NHL players will have the opportunity to wear helmets using groundbreaking 3D printing technology next season thanks to a partnership between CCM and Carbon, a California-based digital manufacturing company.
The helmets, which are lined with a polyurethane-based lattice instead of standard foam, were worn by Toronto Maple Leafs forwards Auston Matthews and John Tavares, and Columbus Blue Jackets defenseman Seth Jones this season, but will be available to all players next season.
Offering a custom fit for each player and breathability that isn't found in typical foam protection, the Super Tacks X helmet is unlike others that players have previously worn.
The partnership came about because of Carbon's ability to 3D print various items 25 times faster than the norm through their patented process. Carbon already had partnerships with adidas to use a similar lattice on its 4D shoes featuring the world's first 3D printed midsole, and football helmet manufacturer Riddell. It took about six months for CCM and Carbon to come up with the hockey helmet.
"CCM does have a fairly robust scientific approach so we have a lot of data that helped facilitate the solution," said Jeffrey Dalzell, vice president of product creation at CCM Hockey. "I say the best way to get a great engineered solution is by telling the engineers what you're looking for exactly and CCM has that capability.
"We can literally tell them can you solve this problem and here are the parameters in which we need to do it and that's where the relationship became very positive because Carbon did say this is great information now how do we actually get to a solution?"
The benefits of the lattice liner boil down to unprecedented breathability, comfort and protection, but these helmets are only possible now because of a perfect storm of available data and technology.
CCM provided Carbon with years of impact data the company has collected on the various types of collisions hockey players endure during a game. These collisions are classified as either linear or rotational impacts, where linear refers to direct strikes (like a puck) and rotational causes the head to move out of sync with the rest of the body.
Previously, layers of foam were used to protect against these collisions, but Carbon's lattice allows for thousands of precisely positioned struts (the bars that comprise the lattice) to be engineered to counter these impacts and be placed in the space between each player's head and the shell of the helmet. A tighter lattice with smaller cells is better suited to handle smaller impacts, whereas larger cells are better for larger impacts.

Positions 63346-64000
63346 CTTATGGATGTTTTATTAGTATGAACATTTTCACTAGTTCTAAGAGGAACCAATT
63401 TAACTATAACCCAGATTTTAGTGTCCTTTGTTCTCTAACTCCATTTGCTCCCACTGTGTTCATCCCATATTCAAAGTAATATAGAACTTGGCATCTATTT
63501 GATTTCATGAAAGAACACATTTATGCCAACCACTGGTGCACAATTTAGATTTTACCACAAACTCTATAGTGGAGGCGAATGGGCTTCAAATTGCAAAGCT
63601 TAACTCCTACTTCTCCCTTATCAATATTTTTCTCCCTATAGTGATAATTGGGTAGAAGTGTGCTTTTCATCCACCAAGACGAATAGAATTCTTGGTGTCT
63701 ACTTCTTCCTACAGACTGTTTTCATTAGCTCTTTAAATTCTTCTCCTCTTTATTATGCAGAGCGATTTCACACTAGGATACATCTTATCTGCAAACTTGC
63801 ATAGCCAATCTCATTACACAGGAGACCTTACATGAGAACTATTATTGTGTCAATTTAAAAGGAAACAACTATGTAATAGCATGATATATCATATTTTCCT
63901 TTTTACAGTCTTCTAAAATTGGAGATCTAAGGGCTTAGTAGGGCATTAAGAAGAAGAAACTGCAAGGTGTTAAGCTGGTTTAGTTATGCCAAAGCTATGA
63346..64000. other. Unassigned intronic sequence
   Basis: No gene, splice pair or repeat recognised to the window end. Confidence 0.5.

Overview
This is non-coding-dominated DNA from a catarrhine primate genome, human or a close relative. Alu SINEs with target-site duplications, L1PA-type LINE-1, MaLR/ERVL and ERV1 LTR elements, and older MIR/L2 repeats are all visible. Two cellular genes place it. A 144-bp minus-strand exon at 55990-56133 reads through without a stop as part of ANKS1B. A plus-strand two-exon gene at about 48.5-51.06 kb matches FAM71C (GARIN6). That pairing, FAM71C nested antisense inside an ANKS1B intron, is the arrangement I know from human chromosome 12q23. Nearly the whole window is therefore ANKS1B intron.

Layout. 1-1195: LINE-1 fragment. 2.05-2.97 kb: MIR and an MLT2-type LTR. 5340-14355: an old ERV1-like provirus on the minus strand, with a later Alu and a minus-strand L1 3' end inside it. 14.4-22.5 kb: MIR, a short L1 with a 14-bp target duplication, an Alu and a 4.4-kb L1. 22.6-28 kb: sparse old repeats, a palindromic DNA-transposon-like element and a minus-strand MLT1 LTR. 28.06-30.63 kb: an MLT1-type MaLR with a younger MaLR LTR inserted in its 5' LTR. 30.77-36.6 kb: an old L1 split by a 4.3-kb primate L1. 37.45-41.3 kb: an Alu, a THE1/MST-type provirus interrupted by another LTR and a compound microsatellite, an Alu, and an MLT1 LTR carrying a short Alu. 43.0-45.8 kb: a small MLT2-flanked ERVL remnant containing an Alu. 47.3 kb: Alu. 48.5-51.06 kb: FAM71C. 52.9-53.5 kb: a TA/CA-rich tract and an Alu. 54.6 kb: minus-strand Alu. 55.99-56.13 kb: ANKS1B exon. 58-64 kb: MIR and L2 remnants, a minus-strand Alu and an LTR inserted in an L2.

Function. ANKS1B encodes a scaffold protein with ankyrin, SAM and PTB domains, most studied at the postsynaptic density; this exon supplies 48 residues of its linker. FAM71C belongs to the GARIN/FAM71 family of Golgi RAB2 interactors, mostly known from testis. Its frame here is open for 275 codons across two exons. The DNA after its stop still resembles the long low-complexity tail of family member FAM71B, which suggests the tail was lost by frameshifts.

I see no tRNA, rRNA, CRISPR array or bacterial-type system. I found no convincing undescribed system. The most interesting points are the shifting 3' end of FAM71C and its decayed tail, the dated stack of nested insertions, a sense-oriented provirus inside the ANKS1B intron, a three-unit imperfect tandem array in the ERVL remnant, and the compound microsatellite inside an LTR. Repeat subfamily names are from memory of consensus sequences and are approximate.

"Each one is designed using millions of data points that CCM has collected over a long period of time to provide the best performance possible," said Phil DeSimone, chief customer officer and co-founder of Carbon. "So each strut is specifically designed to expense energy both in linear and rotational ways better than what foam can do."
The process of getting each player measured for his helmet is a simple one that uses scanning technology that is already available on Apple iPads, which all NHL teams have, and can be performed by team equipment managers or CCM representatives.
Once the scan is taken, it is delivered to Carbon through an app, and the helmet is ready to use within six weeks.
"The difference in this helmet is so profound, it doesn't feel like any other helmet," said Dalzell, who has used the helmet himself while playing hockey. "You put it on your head and the first impression is you get is, 'Wow, am I really wearing a hockey helmet?' Because it doesn't feel like other hockey helmets. And the second perception is, 'Let me go play hockey with it,' and the ventilation and the breathability of this technology is really ... it's unbelievable."
The feedback from the players that tried them this season was just as positive, so CCM decided to move forward with League-wide availability. The helmets also will be in retail in 2021, and Dalzell foresees Carbon's 3D printing capabilities being used in other hockey applications in the future. Carbon also is looking to make its offerings available to players at all levels, not just professionals.
"We don't do this just to protect the million-dollar athletes," DeSimone said. "I believe it's everyone's duty as a whole to protect our youth when they're up and coming and we wouldn't have done this if it was just for the NHL. We're excited about the potential over the long term and we're excited to get this in the hands of people that are playing this across the country so they can play longer and better."